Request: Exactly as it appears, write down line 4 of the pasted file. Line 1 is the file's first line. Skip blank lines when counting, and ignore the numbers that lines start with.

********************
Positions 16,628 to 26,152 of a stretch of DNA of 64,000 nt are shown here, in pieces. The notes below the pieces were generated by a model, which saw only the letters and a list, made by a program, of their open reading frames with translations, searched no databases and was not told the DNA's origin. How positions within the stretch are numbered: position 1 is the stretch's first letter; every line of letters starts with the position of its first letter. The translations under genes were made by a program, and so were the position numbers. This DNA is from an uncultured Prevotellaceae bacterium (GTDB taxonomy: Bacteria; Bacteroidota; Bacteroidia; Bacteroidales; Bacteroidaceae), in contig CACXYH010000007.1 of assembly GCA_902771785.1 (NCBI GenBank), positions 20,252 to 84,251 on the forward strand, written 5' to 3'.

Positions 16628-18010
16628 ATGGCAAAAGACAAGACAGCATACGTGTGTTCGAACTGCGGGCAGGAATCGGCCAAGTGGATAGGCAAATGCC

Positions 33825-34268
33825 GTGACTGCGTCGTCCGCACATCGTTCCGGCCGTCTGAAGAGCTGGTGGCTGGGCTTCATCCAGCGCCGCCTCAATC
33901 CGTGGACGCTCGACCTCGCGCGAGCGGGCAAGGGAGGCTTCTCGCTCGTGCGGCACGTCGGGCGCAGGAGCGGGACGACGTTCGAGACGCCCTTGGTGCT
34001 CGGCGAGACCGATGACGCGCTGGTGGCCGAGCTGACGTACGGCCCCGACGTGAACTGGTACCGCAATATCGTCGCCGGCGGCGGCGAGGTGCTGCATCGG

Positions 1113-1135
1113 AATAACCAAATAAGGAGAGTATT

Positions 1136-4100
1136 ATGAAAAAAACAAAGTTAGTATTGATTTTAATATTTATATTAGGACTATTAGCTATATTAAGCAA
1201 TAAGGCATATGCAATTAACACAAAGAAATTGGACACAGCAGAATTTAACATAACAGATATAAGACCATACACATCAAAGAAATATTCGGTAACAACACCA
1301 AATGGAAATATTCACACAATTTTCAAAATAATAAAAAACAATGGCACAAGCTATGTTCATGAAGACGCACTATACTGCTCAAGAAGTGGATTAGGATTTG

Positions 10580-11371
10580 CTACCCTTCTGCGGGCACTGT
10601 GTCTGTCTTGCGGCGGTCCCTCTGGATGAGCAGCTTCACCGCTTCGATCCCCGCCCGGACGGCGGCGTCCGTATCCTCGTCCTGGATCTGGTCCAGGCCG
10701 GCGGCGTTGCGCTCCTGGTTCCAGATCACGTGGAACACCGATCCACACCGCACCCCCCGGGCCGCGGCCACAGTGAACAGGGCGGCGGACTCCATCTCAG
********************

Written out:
Positions 33825-34268